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Los Angeles requires 'cool roofs' on new homes

Posting in Cities
 
los-angeles-skyline-sun-reflection-flickr.jpg
If you're planning to build a new house in Los Angeles, it's guaranteed to have a "cool roof." No, that doesn't mean it will be designed by a starchitect, but it will help improve the local climate.

That's because earlier this week, the Los Angeles City Council unanimously voted [pfd] to update the municipal building code to require all new and refurbished homes to have "cool roofs," or roofs using materials that reflect sunlight rather than absorb it. In making the change, Los Angeles became the first major city to require "cool roofs" on new homes.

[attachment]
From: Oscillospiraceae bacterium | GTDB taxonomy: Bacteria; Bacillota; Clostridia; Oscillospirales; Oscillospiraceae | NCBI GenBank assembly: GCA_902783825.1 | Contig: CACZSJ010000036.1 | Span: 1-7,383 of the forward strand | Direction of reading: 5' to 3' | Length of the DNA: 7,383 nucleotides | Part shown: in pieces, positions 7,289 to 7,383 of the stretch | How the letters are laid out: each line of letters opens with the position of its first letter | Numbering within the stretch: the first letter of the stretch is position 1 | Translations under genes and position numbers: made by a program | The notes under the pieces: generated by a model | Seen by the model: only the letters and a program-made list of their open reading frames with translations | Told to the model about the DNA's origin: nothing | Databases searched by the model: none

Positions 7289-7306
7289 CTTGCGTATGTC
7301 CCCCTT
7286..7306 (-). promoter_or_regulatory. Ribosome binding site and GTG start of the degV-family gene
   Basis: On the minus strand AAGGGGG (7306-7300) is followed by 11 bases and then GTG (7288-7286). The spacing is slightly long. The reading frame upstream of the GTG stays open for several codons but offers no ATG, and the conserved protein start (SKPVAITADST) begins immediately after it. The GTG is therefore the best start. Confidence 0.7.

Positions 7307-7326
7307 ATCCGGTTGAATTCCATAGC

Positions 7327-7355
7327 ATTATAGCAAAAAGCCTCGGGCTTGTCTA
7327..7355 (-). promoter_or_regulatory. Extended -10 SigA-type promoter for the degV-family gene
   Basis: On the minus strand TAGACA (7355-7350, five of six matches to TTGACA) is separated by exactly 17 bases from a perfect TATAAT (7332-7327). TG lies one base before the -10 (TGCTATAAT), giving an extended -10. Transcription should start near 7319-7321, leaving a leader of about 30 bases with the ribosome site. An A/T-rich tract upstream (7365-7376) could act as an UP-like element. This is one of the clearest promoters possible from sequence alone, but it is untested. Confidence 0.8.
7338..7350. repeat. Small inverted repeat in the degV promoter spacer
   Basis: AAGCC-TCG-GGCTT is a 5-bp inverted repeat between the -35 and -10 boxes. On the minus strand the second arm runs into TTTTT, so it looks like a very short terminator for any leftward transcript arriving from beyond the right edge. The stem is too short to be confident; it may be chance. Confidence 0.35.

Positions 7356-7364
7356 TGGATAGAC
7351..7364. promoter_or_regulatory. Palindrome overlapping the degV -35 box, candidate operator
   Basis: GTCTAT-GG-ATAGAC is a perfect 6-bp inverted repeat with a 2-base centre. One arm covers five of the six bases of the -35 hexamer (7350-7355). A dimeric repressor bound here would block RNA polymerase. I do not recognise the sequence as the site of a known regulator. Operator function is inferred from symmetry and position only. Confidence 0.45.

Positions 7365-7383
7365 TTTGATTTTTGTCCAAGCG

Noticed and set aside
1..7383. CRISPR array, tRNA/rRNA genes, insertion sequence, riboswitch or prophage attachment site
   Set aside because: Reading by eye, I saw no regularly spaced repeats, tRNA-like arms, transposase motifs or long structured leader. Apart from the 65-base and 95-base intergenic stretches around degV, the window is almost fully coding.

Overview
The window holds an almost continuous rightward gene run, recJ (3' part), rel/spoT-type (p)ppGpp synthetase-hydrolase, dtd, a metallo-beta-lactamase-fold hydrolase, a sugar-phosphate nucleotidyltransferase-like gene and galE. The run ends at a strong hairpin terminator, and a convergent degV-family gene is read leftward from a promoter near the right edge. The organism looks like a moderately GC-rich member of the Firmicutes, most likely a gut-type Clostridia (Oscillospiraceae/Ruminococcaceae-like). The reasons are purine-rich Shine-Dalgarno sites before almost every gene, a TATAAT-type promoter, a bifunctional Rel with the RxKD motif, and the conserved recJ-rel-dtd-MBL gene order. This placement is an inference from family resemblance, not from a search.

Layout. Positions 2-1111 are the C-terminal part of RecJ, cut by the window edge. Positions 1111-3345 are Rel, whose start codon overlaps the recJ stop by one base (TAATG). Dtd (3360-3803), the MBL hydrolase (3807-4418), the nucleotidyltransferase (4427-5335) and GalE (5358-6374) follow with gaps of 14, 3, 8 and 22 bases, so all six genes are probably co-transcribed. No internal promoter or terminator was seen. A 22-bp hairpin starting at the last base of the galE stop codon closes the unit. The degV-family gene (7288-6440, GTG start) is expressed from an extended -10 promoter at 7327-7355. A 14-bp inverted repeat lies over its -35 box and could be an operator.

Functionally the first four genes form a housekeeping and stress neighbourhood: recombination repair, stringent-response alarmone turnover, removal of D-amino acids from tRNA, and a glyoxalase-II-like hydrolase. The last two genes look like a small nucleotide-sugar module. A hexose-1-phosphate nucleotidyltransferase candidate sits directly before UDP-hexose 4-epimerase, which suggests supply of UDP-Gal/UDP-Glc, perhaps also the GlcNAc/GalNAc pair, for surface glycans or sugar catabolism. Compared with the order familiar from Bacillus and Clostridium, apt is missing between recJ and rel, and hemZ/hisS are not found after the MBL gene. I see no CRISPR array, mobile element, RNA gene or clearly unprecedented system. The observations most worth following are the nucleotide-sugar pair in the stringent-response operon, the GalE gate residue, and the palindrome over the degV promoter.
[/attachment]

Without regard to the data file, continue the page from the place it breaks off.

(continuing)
The reason behind the change is that, in cities where buildings are clustered together, roofs absorb sunlight, leading to the urban heat island effect and higher temperatures concentrated in urban areas. Researchers expect temperatures in Los Angeles to rise 3.7-5.4 degrees Fahrenheit by midcentury

In a warm climate like Los Angeles the impact of cool roofs can be huge, reducing the temperature on a roof by as much as 50 degrees Fahrenheit on a hot summer day, according to Climate Resolve, the group that pushed for the change. That not only has a positive impact on the surrounding environment, but also keeps building interiors cooler, reduces demand for air-conditioning, and leads to savings on cooling bills. One study found that green and cool roofs could save consumers in the area $211 million a year on their energy bills. 


Photo: Flickr/RobHelfman

— By on December 20, 2013, 10:19 AM PST

Tyler Falk

Contributing Editor

Tyler Falk freelance journalist based in Washington, D.C. Previously, he was with Smart Growth America and Grist. He holds a degree from Goshen College. Follow him on Twitter. Disclosure